How to solve a logic puzzle

If you need to learn how to solve a logic puzzle, you've come to the right place! This page will tell you everything you need to know about how to solve these perplexing puzzlers.

One thing that is extremely useful for solving the puzzles on our site is to print out the puzzles! When you can work with them in real life rather than in your head, they may seem much easier, particularly when they include a chart for you to use. In a puzzle like this one, you may want to create a chart like the one below to keep track of your information.

 The Chart Guy 1 Guy 2 Guy 3 Guy 4 Guy 5 Thing 1 Thing 2 Thing 3 Thing 4 Thing 5

Then, you should slowly fill in the puzzle with the facts you learn.

 The Chart Guy 1 Guy 2 Guy 3 Guy 4 Guy 5 Thing 1 Fact 2 Thing 2 Fact 5 Thing 3 Fact 1 Thing 4 Fact 3 Thing 5 Fact 4

Eventually, you'll have enough info to solve the puzzle.

 The Chart Guy 1 Guy 2 Guy 3 Guy 4 Guy 5 Thing 1 Fact Fact Fact Fact Fact Thing 2 Fact Fact Fact Fact Fact Thing 3 Fact Fact Fact Fact Fact Thing 4 Fact Fact Fact Fact Fact Thing 5 Fact Fact Fact Fact Fact

My answer is ... Guy 3!!!

Then you can find our answer, and check it with the one you got.

"Hey! I was right!"

Some logic puzzles are in the form of anagrams. For these, the website WordSmith is an invaluable resource. In WordSmith, you can type in a word or phrase, and WordSmith will give you every possible anagram for it. If you don't want to cheat, it is very useful to write out the word/phrase and arrange the letters differently. Leaving yourself a lot of paper to work with is also very useful.

In "Competition" puzzles, it is useful to draw out a grid like this.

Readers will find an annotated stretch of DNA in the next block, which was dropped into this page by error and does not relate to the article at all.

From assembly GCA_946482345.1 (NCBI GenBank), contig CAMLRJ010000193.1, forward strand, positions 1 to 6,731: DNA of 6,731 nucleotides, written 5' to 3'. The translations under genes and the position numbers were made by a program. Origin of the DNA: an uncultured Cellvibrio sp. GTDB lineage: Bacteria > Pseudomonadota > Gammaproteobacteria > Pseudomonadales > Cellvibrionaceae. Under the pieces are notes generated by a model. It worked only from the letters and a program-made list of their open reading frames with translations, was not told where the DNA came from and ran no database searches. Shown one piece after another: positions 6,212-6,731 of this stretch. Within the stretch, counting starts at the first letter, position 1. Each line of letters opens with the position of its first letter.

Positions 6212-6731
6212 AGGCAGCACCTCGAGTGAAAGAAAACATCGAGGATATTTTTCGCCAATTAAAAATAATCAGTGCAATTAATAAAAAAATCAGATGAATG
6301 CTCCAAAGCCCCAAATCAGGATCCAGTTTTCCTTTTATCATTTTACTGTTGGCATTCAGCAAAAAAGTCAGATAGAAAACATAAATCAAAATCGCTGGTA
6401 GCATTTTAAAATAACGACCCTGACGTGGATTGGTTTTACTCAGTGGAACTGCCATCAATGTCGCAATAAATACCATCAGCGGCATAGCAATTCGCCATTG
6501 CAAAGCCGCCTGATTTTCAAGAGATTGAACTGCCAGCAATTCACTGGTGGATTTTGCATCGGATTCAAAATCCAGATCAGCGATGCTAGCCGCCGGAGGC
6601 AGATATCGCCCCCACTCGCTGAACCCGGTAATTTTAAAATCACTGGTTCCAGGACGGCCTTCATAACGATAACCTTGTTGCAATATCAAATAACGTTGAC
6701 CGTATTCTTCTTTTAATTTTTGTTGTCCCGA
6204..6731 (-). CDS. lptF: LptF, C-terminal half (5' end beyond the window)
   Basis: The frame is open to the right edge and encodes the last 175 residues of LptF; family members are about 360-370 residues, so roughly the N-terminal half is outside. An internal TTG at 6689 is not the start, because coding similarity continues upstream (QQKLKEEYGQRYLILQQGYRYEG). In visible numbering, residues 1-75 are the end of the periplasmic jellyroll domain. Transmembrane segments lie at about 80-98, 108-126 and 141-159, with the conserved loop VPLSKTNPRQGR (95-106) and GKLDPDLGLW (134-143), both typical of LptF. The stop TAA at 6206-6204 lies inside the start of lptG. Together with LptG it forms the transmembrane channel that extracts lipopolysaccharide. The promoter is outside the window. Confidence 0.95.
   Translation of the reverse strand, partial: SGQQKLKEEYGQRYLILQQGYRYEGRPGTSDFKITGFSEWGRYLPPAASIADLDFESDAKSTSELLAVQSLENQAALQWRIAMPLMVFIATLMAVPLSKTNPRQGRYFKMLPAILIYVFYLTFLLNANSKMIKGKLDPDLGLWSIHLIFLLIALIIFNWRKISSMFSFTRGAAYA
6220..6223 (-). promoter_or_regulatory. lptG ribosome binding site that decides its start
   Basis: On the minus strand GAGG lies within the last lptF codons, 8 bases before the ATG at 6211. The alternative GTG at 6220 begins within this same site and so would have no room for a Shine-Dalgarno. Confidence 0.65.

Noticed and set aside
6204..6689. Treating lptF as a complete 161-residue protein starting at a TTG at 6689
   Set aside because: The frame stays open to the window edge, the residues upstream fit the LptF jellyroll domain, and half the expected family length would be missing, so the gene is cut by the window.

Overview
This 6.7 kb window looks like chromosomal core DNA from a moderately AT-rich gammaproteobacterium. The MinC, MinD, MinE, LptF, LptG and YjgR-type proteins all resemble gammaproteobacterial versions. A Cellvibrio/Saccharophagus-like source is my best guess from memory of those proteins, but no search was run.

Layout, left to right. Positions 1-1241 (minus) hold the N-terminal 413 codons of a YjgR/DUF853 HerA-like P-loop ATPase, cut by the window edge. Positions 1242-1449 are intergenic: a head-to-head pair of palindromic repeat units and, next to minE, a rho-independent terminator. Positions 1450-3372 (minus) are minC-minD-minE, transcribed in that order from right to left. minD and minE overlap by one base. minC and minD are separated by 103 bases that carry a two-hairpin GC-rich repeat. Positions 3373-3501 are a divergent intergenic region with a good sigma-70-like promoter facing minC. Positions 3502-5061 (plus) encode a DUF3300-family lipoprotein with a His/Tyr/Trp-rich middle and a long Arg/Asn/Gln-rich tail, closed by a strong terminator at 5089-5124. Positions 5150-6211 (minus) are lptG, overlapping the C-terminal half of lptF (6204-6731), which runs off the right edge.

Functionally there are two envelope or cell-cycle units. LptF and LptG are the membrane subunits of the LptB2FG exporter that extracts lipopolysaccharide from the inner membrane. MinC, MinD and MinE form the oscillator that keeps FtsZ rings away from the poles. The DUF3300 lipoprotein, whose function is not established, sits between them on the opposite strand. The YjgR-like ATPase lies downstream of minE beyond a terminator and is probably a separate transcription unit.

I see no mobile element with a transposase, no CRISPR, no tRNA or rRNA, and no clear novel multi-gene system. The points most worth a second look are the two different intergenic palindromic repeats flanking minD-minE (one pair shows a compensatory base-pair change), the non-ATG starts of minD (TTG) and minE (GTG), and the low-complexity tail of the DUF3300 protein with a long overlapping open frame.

"Competition" puzzles are ones in which you must discover the winner of a competition, like in this one. Normally, you won't start with all the info, so you'll have to use your brain a bit to figure it out. Start by filling out the bottom, and then use the hints to figure out the rest. Now for some logic puzzle solving hints!

Some Logic Mnemonics

These are from the book Classic Mathemagic.

If you need to remember Pi to ten digits, remember the sentence, "May I have a large container of orange juice right now please?" May has 3 letters, and the first number in pi is 3. Then I has one letter. The next number in Pi is 1. Keep going like this and you'll get Pi, rounded to ten digits!

If you are multiplying two binomials, like (2a+3)(a-7), then you might want to remember this word: FOIL. F stands for first, so multiply the first term of each binomial. 2a*a=2a2! Next, the O stands for Outer. Multiply the two outer terms, in this case, 2a*-7=-14a. I means Inner. Multiply the inner digits, which here are 3 and a. This gives you 3a. Finally, L means Last, so multiply 3*-7 to get -21. Now add all your results together. You should have 2a2-14a+3a-21. This ends up as 2a2-11a-21. It's easy to keep organized with a chart like this:

F:2a2

O:-14a

I:3a

L:-21

Keeping your data like this, all in plain view, can be really helpful.